|LETTER TO EDITOR
|Year : 2022 | Volume
| Issue : 1 | Page : 153-154
Day 14 bone marrow response assessment in acute myeloid leukemia: Should we discontinue?
Shilpi Chaudhary, Shuvadeep Ganguly, Sameer Bakhshi
Department of Medical Oncology, Dr. B.R.A. Institute Rotary Cancer Hospital, All India Institute of Medical Sciences, New Delhi, India
|Date of Submission||23-Jan-2022|
|Date of Decision||27-Jan-2022|
|Date of Acceptance||27-Jan-2022|
|Date of Web Publication||31-Mar-2022|
Department of Medical Oncology, Dr. B.R.A. Institute Rotary Cancer Hospital, All India Institute of Medical Sciences, New Delhi - 110 029
Source of Support: None, Conflict of Interest: None
|How to cite this article:|
Chaudhary S, Ganguly S, Bakhshi S. Day 14 bone marrow response assessment in acute myeloid leukemia: Should we discontinue?. Cancer Res Stat Treat 2022;5:153-4
|How to cite this URL:|
Chaudhary S, Ganguly S, Bakhshi S. Day 14 bone marrow response assessment in acute myeloid leukemia: Should we discontinue?. Cancer Res Stat Treat [serial online] 2022 [cited 2022 May 21];5:153-4. Available from: https://www.crstonline.com/text.asp?2022/5/1/153/341286
The assessment of bone marrow response on day 14 of an induction course in acute myeloid leukemia (AML) is often the standard practice in many institutions, yet its clinical utility, especially for deciding re-induction, continues to remain controversial. In India, there are unique challenges in the management of AML due to the higher burden of induction mortality with resource constraints for optimum supportive care and increased risk of both bacterial and fungal infections.,, The clinical evidence of day 14 bone marrow response assessment in such a setting has not been systematically examined; hence, the recent article by Manuprasad et al. is an important addition to the literature.
In this study, the authors reported that the specificity of an inadequate bone marrow response on day 14 in predicting post-induction remission status was 89% with a positive predictive value of 100%, although this analysis did not include those who received a second induction or who had mortality, which limits the applicability of the conclusion. It is pertinent to note that, interpretation of the day 14 bone marrow response is often technically challenging due to significant hypocellularity. The cutoff for defining an inadequate response has also been variable across studies. In the above study, the bone marrow was reported as inconclusive in only two patients. In a similar retrospective review of 586 adult patients, 359 (61.2%) patients had less than 100 countable cells and the percentage of blasts could not be interpreted. Hence, interpreting the blast percentage in a significantly hypocellular marrow and subsequent clinical decisions based on the same should be done with caution.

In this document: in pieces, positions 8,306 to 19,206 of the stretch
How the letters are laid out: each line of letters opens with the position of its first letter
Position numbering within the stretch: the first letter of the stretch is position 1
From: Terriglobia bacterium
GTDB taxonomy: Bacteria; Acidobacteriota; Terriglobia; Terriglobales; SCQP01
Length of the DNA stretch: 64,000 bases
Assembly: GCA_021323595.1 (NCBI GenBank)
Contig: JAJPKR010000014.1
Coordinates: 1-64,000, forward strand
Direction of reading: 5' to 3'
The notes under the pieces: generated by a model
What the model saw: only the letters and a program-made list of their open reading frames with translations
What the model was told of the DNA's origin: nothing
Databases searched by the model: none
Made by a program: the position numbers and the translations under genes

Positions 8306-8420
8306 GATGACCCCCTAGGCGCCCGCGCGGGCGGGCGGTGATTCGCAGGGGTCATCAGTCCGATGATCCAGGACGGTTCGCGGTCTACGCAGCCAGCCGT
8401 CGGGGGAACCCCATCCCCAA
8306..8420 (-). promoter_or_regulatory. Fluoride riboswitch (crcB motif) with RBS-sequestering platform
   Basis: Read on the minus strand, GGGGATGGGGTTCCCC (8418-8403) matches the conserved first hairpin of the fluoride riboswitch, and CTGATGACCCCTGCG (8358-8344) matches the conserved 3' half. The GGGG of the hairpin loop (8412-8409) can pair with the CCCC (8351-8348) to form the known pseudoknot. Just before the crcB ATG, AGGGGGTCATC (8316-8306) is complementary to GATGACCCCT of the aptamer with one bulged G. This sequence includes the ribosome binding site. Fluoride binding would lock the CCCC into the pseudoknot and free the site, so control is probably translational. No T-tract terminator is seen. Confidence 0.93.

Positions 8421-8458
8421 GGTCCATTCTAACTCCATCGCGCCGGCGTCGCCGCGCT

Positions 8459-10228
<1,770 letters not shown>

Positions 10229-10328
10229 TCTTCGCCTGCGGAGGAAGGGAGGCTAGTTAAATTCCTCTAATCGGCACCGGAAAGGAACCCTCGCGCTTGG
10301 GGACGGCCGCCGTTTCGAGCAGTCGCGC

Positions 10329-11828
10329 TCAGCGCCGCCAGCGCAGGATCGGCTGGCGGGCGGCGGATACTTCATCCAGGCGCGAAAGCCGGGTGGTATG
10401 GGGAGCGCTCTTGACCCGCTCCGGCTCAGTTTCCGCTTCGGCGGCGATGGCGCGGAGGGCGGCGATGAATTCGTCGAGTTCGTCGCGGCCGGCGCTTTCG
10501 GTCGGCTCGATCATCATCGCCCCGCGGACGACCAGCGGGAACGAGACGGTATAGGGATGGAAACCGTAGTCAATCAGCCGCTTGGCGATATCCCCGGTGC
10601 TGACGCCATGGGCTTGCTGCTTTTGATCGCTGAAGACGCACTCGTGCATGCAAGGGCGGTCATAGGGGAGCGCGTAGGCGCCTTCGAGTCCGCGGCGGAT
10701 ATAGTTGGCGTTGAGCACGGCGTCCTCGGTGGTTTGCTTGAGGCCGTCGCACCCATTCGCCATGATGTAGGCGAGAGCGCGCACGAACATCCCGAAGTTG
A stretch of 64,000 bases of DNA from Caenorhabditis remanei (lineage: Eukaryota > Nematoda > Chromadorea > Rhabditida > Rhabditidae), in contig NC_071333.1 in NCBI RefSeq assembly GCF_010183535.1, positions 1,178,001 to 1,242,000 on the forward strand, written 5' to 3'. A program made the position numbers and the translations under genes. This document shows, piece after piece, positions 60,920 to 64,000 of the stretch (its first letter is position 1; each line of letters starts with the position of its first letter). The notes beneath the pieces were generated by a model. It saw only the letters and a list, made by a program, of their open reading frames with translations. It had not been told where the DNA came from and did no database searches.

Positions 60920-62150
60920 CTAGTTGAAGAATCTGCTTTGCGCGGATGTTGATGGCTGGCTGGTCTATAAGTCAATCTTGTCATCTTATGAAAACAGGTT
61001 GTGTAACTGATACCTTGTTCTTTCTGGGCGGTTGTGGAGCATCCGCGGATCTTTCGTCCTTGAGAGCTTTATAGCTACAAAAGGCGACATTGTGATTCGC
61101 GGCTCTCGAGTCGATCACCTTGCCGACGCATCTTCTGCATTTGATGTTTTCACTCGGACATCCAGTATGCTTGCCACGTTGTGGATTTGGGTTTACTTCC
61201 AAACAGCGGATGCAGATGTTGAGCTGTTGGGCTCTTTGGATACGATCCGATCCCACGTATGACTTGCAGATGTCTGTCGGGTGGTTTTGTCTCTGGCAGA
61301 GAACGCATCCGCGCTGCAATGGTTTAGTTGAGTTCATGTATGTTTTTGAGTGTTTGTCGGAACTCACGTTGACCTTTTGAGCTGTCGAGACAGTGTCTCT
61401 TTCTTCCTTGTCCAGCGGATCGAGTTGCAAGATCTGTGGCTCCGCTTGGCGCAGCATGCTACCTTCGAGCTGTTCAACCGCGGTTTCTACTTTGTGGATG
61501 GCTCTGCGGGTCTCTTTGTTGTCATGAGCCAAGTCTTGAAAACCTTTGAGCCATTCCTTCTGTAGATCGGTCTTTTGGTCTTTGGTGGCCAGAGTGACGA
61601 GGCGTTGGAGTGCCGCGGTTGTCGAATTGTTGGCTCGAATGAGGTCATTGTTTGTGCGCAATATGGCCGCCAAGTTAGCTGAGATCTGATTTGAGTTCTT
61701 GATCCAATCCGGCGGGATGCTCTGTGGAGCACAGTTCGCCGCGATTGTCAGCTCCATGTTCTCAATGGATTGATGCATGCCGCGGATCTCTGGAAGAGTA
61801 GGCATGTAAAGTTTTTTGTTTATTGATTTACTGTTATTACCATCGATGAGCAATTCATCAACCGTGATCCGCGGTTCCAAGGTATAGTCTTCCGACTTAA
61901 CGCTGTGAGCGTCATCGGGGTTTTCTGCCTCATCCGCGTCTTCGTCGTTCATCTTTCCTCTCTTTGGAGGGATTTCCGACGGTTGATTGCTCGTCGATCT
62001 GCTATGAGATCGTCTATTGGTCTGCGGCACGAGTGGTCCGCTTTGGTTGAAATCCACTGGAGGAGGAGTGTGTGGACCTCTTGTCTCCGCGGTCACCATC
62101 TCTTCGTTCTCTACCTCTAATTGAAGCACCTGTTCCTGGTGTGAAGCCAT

Manuprasad et al. have not evaluated the impact of the day 14 bone marrow response on the long-term survival outcomes of the patients, which would have perhaps been more useful to help us reach a conclusion regarding the clinical utility of this practice. Even though patients requiring a second induction had inferior survival, the leukemia-free survival and relapse rates were similar. This makes the proportion of toxic deaths more concerning, especially while considering a second induction. In this study, less than half (9/19; 47%) were considered eligible for re-induction at day 14, which is likely to be similar in settings with higher infection burden and induction mortality.
A significant proportion (6/10; 60%) of patients with an inadequate response on day 14 achieved remission at count recovery, even without any further leukemia-directed therapy. A similar observation has also been reported by Yanada et al. This may be partly due to slower kinetics of blast clearance or an incorrect interpretation of the blast percentage in a dilute marrow. Therefore, marrow assessment on day 14 is perhaps not useful for guiding the treatment decision of early re-induction in patients with AML, with similar views expressed by the authors and in the editorial as well.,
Interestingly, it was observed in a recent study that not achieving a nadir absolute neutrophil count of zero was predictive of a lack of remission as well as poor long-term survival in relapsed AML. Use of relatively less invasive tests like peripheral blood blast percentage on day 5 or monitoring for the nadir absolute neutrophil count may be more useful to evaluate as a predictor of remission/outcome rather than an invasive bone marrow evaluation that has minimal clinical utility.
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